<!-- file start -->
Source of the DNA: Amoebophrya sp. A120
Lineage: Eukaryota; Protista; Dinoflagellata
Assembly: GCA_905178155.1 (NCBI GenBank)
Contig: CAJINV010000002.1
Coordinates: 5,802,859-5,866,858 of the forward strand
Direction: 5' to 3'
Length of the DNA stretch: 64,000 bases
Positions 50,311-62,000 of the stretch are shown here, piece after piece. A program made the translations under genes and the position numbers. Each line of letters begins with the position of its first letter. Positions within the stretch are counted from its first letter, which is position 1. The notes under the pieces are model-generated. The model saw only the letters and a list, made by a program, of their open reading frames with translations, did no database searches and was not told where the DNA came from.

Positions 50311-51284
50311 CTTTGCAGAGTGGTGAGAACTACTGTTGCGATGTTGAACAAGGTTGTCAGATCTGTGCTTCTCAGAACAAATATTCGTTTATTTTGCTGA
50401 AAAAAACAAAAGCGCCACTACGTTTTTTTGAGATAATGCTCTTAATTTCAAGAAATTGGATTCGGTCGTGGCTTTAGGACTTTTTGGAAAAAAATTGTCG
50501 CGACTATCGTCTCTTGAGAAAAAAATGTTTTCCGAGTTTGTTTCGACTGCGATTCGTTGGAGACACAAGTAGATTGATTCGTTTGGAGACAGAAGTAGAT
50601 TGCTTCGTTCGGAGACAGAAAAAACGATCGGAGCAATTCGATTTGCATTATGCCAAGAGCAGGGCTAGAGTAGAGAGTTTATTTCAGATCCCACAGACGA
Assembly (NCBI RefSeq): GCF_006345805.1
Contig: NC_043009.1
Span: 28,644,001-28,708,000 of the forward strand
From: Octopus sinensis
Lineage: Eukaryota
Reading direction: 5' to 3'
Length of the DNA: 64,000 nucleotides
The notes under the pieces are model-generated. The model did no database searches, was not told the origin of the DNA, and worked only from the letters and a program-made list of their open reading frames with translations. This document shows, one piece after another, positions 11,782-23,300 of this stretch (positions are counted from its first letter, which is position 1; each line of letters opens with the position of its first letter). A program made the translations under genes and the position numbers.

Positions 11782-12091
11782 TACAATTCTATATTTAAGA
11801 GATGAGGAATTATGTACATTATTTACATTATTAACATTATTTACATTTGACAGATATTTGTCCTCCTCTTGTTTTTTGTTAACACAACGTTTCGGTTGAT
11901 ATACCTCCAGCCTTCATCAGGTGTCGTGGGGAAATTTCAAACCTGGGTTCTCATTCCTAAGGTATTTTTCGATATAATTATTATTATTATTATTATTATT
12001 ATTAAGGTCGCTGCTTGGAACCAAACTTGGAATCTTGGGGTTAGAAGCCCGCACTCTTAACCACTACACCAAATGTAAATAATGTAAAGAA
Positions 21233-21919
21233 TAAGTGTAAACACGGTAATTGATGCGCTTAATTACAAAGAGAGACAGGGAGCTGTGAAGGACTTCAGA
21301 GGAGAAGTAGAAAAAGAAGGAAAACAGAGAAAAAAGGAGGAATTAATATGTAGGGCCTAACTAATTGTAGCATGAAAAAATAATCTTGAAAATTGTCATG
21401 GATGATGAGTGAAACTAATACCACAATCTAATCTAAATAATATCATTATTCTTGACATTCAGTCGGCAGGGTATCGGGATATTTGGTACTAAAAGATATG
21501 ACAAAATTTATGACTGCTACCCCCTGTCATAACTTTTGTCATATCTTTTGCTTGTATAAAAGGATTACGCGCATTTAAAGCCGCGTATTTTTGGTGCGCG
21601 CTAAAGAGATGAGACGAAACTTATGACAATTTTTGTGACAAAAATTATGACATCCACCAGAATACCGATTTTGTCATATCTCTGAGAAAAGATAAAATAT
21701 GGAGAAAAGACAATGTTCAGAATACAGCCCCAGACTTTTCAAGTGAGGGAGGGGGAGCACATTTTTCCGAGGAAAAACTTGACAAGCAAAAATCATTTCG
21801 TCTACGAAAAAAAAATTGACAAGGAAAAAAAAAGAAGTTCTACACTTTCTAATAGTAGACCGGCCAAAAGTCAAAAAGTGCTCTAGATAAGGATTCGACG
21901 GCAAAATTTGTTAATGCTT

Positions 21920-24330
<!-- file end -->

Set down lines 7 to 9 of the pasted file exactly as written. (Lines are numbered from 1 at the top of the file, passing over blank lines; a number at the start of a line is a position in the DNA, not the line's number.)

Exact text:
Length of the DNA stretch: 64,000 bases
Positions 50,311-62,000 of the stretch are shown here, piece after piece. A program made the translations under genes and the position numbers. Each line of letters begins with the position of its first letter. Positions within the stretch are counted from its first letter, which is position 1. The notes under the pieces are model-generated. The model saw only the letters and a list, made by a program, of their open reading frames with translations, did no database searches and was not told where the DNA came from.

Positions 50311-51284